Ex-Julius Baer whistleblower released

Former Julius Baer banker Rudolf Elmer, who has been in the spotlight for eight years after being suspected of handing sensitive bank client data to whistleblower website Wikileaks, has been released from custody.

Elmer has been sentenced to a 14-month suspended jail term after being found guilty of forgery and making threats in a long-running legal battle involving his former employer. However, the Zurich court on Tuesday turned down prosecution demands to convict the 60-year-old for breaching banking secrecy laws, according to a report on Swiss news website swissinfo.ch.

Elmer’s defence team had argued that he should not have to answer such charges as he was an employee of a Julius Baer subsidiary based in the Cayman Islands – outside the jurisdiction of Swiss banking secrecy laws, the report said.

Elmer’s prison sentence has been suspended for three years. He was found guilty of making threats against Julius Baer after being fired in 2002. His trial was held in June with the judge recording his verdict on Tuesday after deliberation.

The trial also heard an appeal from Swiss prosecutors who argued that Elmer should have been convicted of more offences during a 2011 court case.

‘Not a whistleblower, but an ordinary criminal’

Swiss news agency SDA quoted the judge as saying during the proceedings that Elmer is “not a whistleblower, but an ordinary criminal”.

The judge also cited a psychiatric report attesting that Elmer has a narcissistic disorder, and that rather than seeking to expose misconduct by his former employer, he simply “saw himself as a victim of an environment that did not honour him appropriately,” the report said.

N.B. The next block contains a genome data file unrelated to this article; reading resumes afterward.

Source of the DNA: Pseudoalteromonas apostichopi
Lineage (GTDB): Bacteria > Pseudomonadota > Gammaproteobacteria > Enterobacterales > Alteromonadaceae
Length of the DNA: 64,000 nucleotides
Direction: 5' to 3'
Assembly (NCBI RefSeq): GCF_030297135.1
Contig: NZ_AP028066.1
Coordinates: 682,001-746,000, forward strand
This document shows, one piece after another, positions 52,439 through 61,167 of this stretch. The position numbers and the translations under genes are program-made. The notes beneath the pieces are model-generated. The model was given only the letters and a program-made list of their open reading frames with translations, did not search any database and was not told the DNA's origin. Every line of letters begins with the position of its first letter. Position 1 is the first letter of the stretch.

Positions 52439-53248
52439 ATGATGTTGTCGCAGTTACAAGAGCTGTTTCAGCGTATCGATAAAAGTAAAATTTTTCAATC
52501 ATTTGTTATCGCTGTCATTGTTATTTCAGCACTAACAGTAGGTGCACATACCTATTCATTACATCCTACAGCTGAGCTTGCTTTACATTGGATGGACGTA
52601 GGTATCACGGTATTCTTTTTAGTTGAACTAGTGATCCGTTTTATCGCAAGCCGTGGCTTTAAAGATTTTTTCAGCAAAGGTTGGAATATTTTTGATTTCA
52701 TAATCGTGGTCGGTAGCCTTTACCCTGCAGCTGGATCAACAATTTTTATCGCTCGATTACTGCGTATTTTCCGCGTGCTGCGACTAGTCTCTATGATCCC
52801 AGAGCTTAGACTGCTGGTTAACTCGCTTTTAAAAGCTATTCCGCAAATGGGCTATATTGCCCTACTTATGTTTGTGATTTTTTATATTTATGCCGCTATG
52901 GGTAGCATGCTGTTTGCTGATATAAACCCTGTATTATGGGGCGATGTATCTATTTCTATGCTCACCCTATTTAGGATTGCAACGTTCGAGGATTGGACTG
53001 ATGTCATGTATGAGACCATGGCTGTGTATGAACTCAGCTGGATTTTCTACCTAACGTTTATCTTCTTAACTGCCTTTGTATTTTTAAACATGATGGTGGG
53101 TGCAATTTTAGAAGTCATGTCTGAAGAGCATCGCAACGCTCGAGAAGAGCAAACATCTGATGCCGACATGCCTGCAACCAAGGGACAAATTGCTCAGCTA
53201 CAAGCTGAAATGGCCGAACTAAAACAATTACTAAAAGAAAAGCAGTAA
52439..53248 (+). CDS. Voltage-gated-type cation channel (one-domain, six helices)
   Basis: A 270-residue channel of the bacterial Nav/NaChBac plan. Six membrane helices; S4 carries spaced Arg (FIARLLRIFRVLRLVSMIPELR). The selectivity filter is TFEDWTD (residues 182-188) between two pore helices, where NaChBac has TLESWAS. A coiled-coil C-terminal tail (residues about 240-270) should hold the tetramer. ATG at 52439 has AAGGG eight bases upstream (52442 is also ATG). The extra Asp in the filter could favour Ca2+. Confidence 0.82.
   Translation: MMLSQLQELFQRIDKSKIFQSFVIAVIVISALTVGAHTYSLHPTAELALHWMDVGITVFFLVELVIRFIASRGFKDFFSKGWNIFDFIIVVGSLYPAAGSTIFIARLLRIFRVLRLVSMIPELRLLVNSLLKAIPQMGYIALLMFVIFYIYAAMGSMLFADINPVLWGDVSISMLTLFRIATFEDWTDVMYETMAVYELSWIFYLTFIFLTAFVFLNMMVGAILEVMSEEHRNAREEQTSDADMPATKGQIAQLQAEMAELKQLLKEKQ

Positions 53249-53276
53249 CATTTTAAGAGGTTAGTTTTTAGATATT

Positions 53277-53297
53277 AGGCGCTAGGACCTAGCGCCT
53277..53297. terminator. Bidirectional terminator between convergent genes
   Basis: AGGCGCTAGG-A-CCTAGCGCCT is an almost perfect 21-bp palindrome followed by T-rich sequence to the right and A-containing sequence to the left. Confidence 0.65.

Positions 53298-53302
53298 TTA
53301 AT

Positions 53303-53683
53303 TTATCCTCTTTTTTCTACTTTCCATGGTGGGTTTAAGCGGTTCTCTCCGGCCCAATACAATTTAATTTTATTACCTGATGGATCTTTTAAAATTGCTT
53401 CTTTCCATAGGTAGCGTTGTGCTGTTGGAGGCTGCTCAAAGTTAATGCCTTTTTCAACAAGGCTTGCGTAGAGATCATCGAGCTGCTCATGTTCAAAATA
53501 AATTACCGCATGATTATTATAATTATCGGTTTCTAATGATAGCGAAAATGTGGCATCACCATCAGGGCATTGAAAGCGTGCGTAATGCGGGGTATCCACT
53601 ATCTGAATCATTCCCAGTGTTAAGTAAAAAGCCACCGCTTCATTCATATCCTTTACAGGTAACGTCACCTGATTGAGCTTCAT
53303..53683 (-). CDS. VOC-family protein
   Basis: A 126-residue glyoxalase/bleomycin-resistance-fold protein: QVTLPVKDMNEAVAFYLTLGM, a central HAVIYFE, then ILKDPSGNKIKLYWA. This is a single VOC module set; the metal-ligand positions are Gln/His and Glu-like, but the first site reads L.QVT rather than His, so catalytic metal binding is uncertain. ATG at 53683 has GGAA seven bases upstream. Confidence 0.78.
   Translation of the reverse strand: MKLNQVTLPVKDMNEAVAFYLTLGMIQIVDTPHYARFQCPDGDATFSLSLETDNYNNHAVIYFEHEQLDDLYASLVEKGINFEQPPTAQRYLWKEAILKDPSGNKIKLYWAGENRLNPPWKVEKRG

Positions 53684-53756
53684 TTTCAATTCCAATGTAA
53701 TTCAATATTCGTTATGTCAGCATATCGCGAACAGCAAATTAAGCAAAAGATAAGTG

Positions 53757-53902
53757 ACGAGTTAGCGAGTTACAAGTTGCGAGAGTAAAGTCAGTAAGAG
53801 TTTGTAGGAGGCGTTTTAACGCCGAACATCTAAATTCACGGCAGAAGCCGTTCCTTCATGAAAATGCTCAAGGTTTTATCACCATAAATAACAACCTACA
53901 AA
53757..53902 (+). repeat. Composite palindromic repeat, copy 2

History of Elmer trials

Elmer has been arrested several times and has faced two previous trials. Days before his first trial in 2011, Elmer called a press conference in London to hand over two CDs to Wikileaks boss Julian Assange, claiming they contained bank data.

He was arrested straight after his 2011 trial (which saw him fined for threatening Julius Bär employees) and faced court again in 2015, accused of breaking banking secrecy rules in connection with the Wikileaks publicity stunt.

Although Elmer was fined in that appearance, he was cleared of handing Wikileaks data as it could not be proved what material was contained on the CDs.

Elmer previously served 220 days in prison,

ABOUT THE AUTHOR
Gary Robinson
Deputy Editor, International Investment and Head of Video at Open Door Media Publishing. A fully qualified journalist and filmmaker with more than 20 years' financial services experience, both as journalist and originally as an IFA.

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